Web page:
Various pivot designs and configurations are available. Each has its pros and cons on how it affects a bike’s ride quality. Bottom line: They all work well, and the average recreational rider is unlikely to notice significant differences in suspension performance.
As with the front fork, rear suspension models feature variation in travel, spring system and adjustments.
Stroke travel: This is how much a rear shock compresses. It is comparatively short: 1.5” to 3”. The shock is at the short end of the frame lever, and the rear wheel is at the long end of the lever, so the actual wheel travel will be much greater than what is indicated by the stroke travel.
Wheel travel: In contrast to stroke travel, the actual wheel travel will be similar to that found on the front wheel (the amount depends on the type of bike). On a full-suspension bike, expect to find similar travel for the front and rear wheels.
Spring system: This is either coil or air, as per the front suspension. Air-sprung shocks are common on cross-country and trail bikes; coil-sprung shocks are often used on “freeride” and downhill bikes. “All mountain” bikes are in the middle and may feature either style.
Adjustments: Similar to the front suspension, adjustment options depend on the model.
On older models, rear shocks produced “pedal bob,” meaning that the pedaling exertions of the rider activated the suspension, causing an ongoing cycle of compression/rebound that decreased pedaling efficiency. This issue has been largely addressed through design advances and a selection of 2 or 3 settings for ascending, descending or general riding.
Basic Suspension Setup
Make sure your suspension is properly adjusted. Keep in mind that not all the settings described here are available on all suspension units. Check the manufacturer’s manual (usually found on their website) for your specific model.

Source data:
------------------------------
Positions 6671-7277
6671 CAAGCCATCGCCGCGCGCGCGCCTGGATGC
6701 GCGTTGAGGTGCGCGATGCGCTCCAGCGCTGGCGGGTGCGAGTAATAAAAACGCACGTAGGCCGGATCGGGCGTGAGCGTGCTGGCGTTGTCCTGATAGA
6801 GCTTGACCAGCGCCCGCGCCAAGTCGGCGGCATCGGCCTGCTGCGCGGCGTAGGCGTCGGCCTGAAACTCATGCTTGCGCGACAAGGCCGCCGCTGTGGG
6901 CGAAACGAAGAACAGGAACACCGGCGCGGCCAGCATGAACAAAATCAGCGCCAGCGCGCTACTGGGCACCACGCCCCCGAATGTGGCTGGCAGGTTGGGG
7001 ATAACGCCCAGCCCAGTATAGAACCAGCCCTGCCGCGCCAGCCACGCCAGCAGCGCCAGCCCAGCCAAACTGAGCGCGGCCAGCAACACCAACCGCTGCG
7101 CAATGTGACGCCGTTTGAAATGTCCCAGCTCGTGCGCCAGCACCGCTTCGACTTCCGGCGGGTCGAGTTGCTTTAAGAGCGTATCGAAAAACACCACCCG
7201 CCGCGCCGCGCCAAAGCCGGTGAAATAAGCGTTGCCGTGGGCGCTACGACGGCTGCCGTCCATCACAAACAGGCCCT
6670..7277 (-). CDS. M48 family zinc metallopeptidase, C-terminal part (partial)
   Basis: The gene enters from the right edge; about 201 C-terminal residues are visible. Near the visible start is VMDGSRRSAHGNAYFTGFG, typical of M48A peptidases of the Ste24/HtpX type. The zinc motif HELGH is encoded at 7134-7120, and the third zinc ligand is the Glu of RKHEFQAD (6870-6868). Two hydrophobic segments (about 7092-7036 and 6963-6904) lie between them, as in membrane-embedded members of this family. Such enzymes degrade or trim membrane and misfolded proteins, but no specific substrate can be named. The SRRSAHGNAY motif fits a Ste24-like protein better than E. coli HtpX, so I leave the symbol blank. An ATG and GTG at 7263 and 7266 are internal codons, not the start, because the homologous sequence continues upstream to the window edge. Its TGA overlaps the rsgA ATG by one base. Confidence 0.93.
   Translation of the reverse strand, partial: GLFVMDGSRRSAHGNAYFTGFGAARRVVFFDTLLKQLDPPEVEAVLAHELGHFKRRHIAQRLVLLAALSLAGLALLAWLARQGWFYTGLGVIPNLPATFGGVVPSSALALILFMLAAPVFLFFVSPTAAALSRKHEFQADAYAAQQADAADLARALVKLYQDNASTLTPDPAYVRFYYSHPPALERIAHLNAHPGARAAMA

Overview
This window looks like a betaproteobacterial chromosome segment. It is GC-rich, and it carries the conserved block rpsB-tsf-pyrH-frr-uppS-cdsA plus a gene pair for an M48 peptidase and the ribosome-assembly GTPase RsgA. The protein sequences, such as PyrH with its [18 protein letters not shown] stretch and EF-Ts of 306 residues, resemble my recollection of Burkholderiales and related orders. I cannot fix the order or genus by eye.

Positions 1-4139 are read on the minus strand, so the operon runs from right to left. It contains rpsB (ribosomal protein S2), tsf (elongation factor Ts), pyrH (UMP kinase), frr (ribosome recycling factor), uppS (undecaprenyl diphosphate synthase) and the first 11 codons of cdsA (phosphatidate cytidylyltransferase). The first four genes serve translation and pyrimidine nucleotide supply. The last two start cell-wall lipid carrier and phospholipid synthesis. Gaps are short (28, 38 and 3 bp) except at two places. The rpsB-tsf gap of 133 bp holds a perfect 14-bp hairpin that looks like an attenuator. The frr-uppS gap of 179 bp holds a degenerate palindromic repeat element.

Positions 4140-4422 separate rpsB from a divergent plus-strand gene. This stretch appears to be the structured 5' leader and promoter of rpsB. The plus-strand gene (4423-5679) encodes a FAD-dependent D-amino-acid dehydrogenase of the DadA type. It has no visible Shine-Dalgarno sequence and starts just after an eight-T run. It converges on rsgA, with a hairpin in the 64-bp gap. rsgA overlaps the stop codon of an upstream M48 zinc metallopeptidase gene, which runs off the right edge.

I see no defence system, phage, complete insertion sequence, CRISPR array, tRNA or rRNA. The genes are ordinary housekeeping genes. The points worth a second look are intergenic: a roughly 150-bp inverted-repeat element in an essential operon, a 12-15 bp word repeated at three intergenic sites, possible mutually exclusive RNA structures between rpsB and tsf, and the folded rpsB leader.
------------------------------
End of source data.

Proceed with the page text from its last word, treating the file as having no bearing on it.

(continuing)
|Type of Mountain Bike||Suspension Travel||Recommended Sag*|
|XC race||80 - 100mm||15 - 25%|
|Trail, all mountain||100 - 160mm||20 - 30%|
|Freeride and downhill||160 - 200mm||25 - 35%|
* As a percent of suspension travel
Sag enables the wheel to follow undulations in the ground more effectively, allowing the suspension to extend so that the wheel can drop into depressions in the trail. More sag equals a softer ride.
Rebound damping is the most important damping setting. Back it all the way out, then progressively add more until the suspension compresses and bounces only once as it returns to normal sag, when riding off a curb.
Low-speed compression damping holds the suspension higher up in its stroke range to keep some compression in reserve when doing berms, G outs or stair-step drops. This is also what a platform setting does on rear shocks.
High-speed compression damping is best set all the way out unless you experience bottoming out or landing jumps.
Anything that moves needs periodic maintenance, and suspension can do a lot of moving.
- Prevent or reduce scratches to the stanchions. If these get nicked from a rock or tool, the rough edge can tear up the dust seal and bushings as it slides past, diminishing the performance and life of the suspension.
- Clean the stanchions after every ride with a soft cloth and mild cleaning solution, flossing around the tube and down to the seal in the top of the lowers.
- Check your owner’s manual for any other regular maintenance that can be performed by the owner. Some will recommend a light lube around the dust seal at the top of the sliders.
Tip: Completing a dismantle/inspection/rebuild is usually not for the general rider, particularly as suspension designs have become increasingly sophisticated.
Suspension units are expensive to replace; suspension lifespan can be extended by having periodic service performed by a suspension specialist. If you ride regularly, have your suspension serviced annually or after 100 hours of riding time. Regular service will also prolong the life of your bike frame.
A professional suspension service is also highly recommended whenever you experience the following:
- Excessive oil leak onto the stanchions around the top of the sliders.
- An air-sprung unit not holding air and losing all travel.
- Play or knocking between the stanchions and the lower sliders.
- Any unusual collapse or resistance to normal function.